I think of TRIPTYKON’s ‘Myopic Empire’, with this very sweet passage: “And in all incessant bitterness, a lack of comprehension. Intoxicated by my suffering, thou should suffer too.” To share the suffering, when it is inaudible, when it appears softly in the manner of this angelic voice that pronounces these words. Can you tell us about your relationship to the Gothic, which appears (among others) in this piece?
“Well, the Gothic is an element present in much of my work. Every since I began collaborating with Martin Eric Ain in 1983, the aural and visual aesthetics of Gothic in all its forms deeply appealed to us and felt a deep kinship to how we ourselves perceived live and creativity. It dominates a large part of my compositions, not least also a major unreleased album completed in 2019, called “The Spell”. We were of course also very lucky to begin our friendship and creative relationship at a time when the Gothic element was present in an extremely innovative manner in a significant part of the music scene, in the form of early 1980s New Wave, for example. Incidentally, ‘Myopic Empire’ was my attempt to come to terms with the end of my creative relationship with Martin, the very person with who I had shared so much artistic perception.”

I think about TRIPTYKON’s ‘A Thousand Lies’ with these lyrics: “Everything you touch […] dies.” Can you tell us about the meaning of this track?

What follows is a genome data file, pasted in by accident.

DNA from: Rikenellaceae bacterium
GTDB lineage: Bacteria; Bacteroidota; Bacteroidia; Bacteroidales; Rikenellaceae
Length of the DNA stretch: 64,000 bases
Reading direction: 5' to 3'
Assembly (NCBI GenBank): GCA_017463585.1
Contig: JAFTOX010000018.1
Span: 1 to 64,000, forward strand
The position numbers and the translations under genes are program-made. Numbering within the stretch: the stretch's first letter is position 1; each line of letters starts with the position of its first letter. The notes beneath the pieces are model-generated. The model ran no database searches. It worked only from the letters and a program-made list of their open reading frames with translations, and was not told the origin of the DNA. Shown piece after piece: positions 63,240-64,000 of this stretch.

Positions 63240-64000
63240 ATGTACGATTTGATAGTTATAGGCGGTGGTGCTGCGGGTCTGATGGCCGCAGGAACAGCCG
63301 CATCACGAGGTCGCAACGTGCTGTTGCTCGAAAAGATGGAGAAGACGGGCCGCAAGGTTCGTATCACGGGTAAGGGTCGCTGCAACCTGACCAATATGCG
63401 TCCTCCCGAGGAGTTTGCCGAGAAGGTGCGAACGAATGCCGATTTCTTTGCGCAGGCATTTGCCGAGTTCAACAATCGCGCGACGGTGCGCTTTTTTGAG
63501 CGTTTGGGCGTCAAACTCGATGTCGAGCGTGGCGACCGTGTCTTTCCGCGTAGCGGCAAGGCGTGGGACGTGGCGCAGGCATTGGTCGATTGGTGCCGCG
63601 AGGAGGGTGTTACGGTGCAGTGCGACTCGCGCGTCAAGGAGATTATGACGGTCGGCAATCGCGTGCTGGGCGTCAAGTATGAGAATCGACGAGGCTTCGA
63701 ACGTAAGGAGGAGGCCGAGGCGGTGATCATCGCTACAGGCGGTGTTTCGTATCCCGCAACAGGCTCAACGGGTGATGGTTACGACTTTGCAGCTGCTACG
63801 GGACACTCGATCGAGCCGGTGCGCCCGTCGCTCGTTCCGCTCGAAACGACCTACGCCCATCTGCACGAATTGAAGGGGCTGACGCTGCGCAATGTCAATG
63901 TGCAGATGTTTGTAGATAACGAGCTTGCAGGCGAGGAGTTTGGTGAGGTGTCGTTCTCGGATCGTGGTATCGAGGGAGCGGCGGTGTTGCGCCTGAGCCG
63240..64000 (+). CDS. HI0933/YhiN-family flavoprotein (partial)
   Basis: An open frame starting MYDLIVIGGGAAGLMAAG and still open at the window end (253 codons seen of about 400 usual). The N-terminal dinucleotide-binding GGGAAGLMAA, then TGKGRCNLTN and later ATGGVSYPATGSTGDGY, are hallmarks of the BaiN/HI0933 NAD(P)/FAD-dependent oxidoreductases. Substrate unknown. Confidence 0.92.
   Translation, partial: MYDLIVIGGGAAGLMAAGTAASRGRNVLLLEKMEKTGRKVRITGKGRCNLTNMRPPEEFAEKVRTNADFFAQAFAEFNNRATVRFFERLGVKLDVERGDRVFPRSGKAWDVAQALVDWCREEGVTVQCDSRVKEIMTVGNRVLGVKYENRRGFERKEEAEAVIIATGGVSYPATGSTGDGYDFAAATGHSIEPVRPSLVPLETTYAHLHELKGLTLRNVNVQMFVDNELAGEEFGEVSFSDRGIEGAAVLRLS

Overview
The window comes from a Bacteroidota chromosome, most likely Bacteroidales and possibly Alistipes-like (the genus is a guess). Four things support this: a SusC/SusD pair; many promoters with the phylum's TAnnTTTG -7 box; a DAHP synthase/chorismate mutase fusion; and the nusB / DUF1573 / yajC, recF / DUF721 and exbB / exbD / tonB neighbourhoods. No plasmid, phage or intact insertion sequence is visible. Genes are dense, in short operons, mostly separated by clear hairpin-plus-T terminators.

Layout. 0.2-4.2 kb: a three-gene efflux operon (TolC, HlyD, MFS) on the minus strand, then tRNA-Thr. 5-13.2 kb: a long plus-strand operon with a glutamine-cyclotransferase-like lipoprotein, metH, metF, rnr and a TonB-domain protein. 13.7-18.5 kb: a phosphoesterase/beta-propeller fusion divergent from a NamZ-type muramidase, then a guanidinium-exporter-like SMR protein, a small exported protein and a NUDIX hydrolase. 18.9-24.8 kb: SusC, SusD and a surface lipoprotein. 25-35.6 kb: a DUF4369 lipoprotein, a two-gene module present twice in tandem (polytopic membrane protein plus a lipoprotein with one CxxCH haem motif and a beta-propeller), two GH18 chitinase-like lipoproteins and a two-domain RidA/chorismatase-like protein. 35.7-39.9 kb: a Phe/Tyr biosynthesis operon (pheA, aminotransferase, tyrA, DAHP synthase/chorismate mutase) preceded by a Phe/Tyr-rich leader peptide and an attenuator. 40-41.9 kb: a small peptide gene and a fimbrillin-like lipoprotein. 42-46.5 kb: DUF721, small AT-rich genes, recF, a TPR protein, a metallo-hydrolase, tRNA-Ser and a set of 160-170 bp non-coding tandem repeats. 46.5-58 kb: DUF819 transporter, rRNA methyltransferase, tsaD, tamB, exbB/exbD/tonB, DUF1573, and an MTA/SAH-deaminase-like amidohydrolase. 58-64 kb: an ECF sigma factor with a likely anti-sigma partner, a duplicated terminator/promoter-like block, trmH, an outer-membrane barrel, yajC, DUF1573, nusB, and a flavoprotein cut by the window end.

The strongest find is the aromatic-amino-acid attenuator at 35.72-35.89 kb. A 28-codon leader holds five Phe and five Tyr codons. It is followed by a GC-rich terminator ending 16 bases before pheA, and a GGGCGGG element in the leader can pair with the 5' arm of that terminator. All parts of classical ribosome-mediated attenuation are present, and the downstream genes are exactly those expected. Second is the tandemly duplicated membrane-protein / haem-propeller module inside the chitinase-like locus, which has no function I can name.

“Once again, I’m afraid, this song reflects my sense of needless loss, of anger, of frustration and of pain after the collapse of CELTIC FROST. It is thus a song about the last drummer of CELTIC FROST. And while songs like ‘The Prolonging’ pursue a far more poetic and philosophical approach of the same topic, ‘A Thousand Lies’ represents the other side, pure anger and hatred.”

One evening when I was in a very bad place mentally, I wrote to you about the meaning of life and death and you answered me, quickly by the way, and that helped me feel better. You told me that the most important thing in one’s life is to cultivate that fire within, to never let it go out. That, in a way, even if you become blind and feel overwhelmed, the most important thing is this flame inside. What you can you add about this, especially for our readers?
“Well, that is the essence, isn’t it. Any further explanation would just detract from it, I think. Interestingly, if you or any of your readers are creatively inclined, periods of the greatest suffering eventually tend to yield the strongest and most authentic artistic work, be it in music, writing, painting, sculpting, dancing or what have you. The painful and difficult part of that path is of course the process of learning how to convert such darkness and sorrow into something creative, how to condense and eventually control such ravaging emotions and transform this most authentic of feelings into something that others will be able to understand and indentify with. I have discussed this phenomenon in conversations with many creative people, such as HR Giger for example, and I have experienced it myself frequently. We talked about it briefly, in your earlier question about the songs ‘My Pain’, ‘Ground’ and ‘Drown In Ashes’.”